Let’s face it – work is stressful. It can push us to the limits and yet also sometimes be the best thing about our day. It’s a huge defining point of who we are and how we structure our lives.
So when work hits the point of ‘crisis’, as The Crisis Book authors Rick Hughes, Andrew Kinder & Cary Cooper write, it is imperative that you have a set of exercises or actions to help you deal with ‘crisis mode’.
With so many projects, people, meetings, emails, and tasks pulling us in so many different directions, it’s no wonder that some of us reach burnout.
To help with this, here are a few tips from The Crisis Book:
From Part One, Work Stressors
Prioritize the difficult tasks first; these can be better managed when you have your peak energy.
No one is expected to be perfect. Appreciate when it’s better to complete all tasks well, against completing only some tasks brilliantly, and vice versa.
Explain to your boss the pressures you face. Sometimes talking about it to colleagues can help identify solutions.
From Part Two, Work-Life Skills
Having a firm sense of personal beliefs, value and intent gives you the power to progress through tough times with conviction and resolve.
Forge positive relationships with family and friends. Reach out to bolster your wider community through networking meetings, social media and family events. Having a rich pool of contacts and connections offers leverage and sources of help in a range of situations.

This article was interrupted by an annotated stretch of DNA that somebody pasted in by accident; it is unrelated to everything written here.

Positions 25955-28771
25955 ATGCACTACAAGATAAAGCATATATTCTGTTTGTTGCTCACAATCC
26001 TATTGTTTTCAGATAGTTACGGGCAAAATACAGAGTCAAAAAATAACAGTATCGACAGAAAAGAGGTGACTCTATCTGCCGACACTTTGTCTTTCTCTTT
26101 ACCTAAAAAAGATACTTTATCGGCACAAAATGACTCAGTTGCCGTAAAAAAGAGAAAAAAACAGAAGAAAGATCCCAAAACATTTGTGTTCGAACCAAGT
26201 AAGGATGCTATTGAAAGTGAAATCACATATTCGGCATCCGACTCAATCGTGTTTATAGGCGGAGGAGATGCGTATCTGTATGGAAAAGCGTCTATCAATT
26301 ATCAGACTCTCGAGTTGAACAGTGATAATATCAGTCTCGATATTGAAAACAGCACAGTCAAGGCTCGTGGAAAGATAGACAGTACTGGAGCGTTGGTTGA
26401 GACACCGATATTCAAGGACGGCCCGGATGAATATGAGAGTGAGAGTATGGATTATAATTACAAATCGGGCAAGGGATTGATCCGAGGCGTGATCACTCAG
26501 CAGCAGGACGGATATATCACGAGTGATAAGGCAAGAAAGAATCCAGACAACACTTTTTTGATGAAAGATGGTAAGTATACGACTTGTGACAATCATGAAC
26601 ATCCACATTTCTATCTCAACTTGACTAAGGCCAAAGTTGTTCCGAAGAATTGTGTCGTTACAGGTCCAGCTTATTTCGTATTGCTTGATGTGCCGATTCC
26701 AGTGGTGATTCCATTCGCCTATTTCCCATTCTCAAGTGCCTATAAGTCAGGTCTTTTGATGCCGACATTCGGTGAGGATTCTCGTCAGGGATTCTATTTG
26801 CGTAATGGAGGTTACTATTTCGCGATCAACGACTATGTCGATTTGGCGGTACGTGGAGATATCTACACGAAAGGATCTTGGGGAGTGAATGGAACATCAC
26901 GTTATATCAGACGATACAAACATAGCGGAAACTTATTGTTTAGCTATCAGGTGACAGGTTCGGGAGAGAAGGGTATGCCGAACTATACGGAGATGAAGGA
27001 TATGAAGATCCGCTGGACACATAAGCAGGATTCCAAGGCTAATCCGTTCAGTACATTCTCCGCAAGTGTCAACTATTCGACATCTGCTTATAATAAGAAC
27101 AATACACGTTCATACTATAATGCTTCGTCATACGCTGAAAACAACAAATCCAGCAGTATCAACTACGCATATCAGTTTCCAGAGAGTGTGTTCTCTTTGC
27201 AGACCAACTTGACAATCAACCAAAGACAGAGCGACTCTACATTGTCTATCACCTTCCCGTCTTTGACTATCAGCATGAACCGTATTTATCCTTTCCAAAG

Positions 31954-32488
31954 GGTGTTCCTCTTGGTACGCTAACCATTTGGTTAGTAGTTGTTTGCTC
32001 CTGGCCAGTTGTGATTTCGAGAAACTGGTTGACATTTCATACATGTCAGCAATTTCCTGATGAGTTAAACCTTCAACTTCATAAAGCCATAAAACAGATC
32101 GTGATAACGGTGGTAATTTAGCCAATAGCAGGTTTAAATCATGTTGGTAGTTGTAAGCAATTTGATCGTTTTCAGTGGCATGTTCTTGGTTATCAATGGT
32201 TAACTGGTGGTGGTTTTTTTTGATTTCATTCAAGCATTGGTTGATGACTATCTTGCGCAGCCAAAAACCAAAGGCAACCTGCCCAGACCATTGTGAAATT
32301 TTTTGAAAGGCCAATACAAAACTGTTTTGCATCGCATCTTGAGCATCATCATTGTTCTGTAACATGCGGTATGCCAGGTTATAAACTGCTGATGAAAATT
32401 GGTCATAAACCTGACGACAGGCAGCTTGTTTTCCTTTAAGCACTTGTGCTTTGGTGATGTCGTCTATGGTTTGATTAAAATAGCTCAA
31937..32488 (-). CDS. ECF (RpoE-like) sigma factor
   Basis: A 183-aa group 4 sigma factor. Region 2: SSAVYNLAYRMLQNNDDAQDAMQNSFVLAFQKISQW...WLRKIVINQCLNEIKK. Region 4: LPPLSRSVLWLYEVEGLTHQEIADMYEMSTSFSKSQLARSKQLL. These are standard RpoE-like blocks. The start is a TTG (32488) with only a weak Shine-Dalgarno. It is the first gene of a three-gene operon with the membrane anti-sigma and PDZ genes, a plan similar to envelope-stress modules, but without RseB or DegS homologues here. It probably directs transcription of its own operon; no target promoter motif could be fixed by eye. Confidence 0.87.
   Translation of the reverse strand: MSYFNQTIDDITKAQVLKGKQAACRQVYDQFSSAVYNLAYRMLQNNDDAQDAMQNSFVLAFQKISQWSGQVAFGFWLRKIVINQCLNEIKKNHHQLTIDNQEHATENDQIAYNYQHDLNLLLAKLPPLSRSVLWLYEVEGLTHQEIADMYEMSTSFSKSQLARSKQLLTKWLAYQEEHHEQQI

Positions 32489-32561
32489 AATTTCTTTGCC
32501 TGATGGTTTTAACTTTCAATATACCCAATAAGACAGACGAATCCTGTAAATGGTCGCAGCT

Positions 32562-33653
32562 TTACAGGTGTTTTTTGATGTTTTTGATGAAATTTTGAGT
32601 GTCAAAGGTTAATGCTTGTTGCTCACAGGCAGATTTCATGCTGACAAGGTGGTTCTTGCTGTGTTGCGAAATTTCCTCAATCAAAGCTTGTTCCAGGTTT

Appreciate that bad things do happen and plans can change. Seek out a new reality and focus on the new opportunities and options that invite a better way forward.
From Part Five, Personal Life Management
Do you have an excessive workload or too much to deal with? Home, relationship and family demands apply here too. Match what is required of you to what you can cope with, delegate or share the load, change work patterns to suit you and maintain a realistic pace.
Do you have sufficient control or power over what you do? Are others diverting your time? Find ways to assert your rights and needs.
Is there enough support around you to achieve what’s required of you? Identify the resources you need to achieve your task. Seek out the motivation, inspiration and encouragement you need. Be open to asking for (and offering) help and identify and communicate your needs.
For further tips, buy your very own copy of The Crisis Book here.
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